PORT OF STOCKTON
OWL NEST PROGRAM
- Protect our levees
- Enhance barn owl population
- Natural rodent control in order to reduce use of pesticides
- Launched in summer 2006
- 20 nest boxes
- Highly effective, cost efficient, and environmentally friendly
Wow…that was a long breeding season!!! We watched as one pair had 3 clutches which was a record as far as our cams go! Thank you for spending another breeding season watching the Port of Stockton Owl Cams. We witnessed more than 30 owlets hatch, grow, learn to fly, and eventually fledge. We greatly appreciate all of the positive feedback and work to tweak the program each year to make it a better experience. We take great pride in our environmental programs at the Port and we invite you to check out other projects like the Antioch Dunes Restoration project. We hope to see you back in a few months as the owls begin nesting again! Watch the website for updates.
We are excited to announce some bonus coverage this year as the Daggett owls have decided to produce a second brood and we have added the Embarcadero cam in place of the Fyffe box. We are excited that the Embarcadero owls have reproduced after two unsuccessful attempts in previous breeding seasons and the young are learning to fly! Thank you for your patience while we dealt with some technical issues that were out of our control. We hope you enjoy watching the owls along with us!
They say, “Don’t count your chickens before they hatch.” But they don’t say anything about owls. Our Barn Owls have been busy. Check out our Daggett (6 new eggs!) and our Fyffe Ave, (6 new eggs!) live cams to see for yourself.
The time has come again for the owls to begin their nesting season. They are currently selecting their nests and will soon be laying eggs. Watch with us as our rodent control officers carry on their life cycle.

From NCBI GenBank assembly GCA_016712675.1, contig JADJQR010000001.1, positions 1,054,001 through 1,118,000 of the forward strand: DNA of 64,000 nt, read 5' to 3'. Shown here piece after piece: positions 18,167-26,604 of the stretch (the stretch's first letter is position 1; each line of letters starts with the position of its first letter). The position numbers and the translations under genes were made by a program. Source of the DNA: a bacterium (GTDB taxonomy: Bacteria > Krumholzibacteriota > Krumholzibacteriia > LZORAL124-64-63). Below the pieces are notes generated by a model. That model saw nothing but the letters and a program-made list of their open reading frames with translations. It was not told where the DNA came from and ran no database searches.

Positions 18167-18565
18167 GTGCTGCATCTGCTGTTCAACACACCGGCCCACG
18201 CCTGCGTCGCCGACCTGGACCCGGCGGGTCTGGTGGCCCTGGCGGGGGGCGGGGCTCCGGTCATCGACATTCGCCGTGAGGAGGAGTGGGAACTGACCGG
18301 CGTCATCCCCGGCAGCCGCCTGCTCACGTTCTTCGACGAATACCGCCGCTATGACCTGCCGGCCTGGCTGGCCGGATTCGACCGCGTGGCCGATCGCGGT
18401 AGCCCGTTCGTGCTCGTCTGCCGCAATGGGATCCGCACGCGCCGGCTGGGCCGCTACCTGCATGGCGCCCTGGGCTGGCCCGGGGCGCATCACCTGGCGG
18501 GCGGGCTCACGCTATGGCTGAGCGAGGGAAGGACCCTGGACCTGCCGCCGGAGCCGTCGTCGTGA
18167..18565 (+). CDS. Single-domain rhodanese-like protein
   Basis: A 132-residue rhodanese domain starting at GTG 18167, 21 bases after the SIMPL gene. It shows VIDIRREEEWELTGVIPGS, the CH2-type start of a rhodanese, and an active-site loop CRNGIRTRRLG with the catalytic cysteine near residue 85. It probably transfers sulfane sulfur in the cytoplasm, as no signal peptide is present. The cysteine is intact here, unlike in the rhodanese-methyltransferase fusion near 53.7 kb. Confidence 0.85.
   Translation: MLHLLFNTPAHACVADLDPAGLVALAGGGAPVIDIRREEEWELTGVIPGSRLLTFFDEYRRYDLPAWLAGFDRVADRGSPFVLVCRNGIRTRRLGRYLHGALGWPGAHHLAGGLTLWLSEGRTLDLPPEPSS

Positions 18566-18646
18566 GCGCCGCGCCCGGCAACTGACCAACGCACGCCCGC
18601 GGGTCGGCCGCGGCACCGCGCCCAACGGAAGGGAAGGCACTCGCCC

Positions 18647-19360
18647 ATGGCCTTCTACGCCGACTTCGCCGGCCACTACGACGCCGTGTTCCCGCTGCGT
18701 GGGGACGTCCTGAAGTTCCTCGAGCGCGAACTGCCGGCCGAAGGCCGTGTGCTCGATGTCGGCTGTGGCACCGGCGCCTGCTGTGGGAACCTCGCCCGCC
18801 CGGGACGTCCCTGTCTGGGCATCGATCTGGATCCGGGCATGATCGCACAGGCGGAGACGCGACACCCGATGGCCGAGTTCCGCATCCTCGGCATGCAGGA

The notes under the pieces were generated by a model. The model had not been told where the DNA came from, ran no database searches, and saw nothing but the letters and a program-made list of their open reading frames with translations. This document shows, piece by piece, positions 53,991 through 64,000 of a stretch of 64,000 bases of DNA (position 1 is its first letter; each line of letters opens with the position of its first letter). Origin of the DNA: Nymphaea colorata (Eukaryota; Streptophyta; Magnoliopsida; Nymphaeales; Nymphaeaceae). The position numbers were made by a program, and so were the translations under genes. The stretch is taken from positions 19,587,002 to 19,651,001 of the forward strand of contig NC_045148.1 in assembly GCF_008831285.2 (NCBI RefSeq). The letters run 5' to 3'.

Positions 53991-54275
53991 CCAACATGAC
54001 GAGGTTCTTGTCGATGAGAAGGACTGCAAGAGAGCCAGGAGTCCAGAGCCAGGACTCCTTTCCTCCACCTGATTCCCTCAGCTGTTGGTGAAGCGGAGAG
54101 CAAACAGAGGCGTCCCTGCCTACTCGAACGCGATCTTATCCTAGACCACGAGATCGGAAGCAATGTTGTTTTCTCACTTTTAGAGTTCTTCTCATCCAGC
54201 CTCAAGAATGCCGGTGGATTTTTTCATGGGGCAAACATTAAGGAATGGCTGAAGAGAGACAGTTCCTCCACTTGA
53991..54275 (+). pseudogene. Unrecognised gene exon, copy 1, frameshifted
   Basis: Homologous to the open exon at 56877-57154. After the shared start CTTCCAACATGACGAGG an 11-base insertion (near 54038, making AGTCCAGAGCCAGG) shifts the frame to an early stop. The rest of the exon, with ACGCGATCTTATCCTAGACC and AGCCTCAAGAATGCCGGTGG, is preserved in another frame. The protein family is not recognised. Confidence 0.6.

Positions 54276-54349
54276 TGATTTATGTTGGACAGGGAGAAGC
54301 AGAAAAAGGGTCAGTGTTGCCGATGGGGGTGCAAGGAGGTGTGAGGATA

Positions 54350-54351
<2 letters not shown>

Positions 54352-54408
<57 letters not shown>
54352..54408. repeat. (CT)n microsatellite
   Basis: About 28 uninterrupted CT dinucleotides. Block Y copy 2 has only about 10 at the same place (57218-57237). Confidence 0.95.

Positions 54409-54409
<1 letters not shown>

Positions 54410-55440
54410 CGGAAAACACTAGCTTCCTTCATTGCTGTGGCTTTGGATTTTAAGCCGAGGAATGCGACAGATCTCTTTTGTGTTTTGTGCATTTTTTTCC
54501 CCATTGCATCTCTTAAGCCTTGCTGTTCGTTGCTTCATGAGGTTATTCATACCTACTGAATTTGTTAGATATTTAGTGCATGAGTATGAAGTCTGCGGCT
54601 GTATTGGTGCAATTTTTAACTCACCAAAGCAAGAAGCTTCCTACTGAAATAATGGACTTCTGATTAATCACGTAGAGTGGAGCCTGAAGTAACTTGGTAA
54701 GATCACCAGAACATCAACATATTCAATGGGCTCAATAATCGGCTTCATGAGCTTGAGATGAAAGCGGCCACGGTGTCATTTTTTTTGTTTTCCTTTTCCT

The breeding season has come to end and we are happy to report that all of the owls have fledged. We feel a bit like parents sending their kids off to college, a little sad to see them go but very happy and excited for what lies ahead. The Port thanks you for your interest and we look forward to providing more fascinating footage next year when the owls return to continue their cycle of life.
- Refresh the page if the feed times out or become non-responsive.
- View in the evening or at night. Barn owls are strictly nocturnal and the most interesting stuff happens at night.
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AboutIn 2013 the Port of Stockton installed video cameras in two of the Barn owl nest boxes located at the Port’s West Complex. Exterior cameras were added in 2014 to allow us to see what happens on the outside. The cameras are equipped with infrared vision to allow for night viewing when the owls are most active. The video is streamed live and we hope you enjoy following along as our owls continue their life cycle in the relative safety and comfort of the nest boxes.
Cool Facts about Barn Owls
- Barn Owls eat mainly small mammals like voles, shrews and mice. Prey is sometimes swallowed whole and indigestible parts are then regurgitated (coughed up) in the form of an owl pellet.
- Barn Owls do not hoot - they screech.
- The scientific name for Barn Owl is Tyto alba which means "white owl"
- Barn Owls have remarkably long legs, toes and talons enabling them to catch prey hidden at the base of deep vegetation.
- When viewed from above Barn Owls are quite well camouflaged, as the rough grassland over which they usually hunt is predominantly light brown for most of the year. When viewed from below their white under sides are hard to see against the light of the sky.
- Barn Owls hunt at night, and although they have very good eyesight, they rely mostly on their sense of hearing. Researchers found that in total blackness Barn Owls are still able to find the smallest of prey because of their excellent hearing.
- Owl ears are located one higher than the other, which helps them to pinpoint tiny sounds.
- During flight, the left ear captures sounds below while the right ear focuses on sounds from above.
- The feathers on the edge of the Barn Owls' face create a disc, which works to trap and focus sound, rather like our outer ears.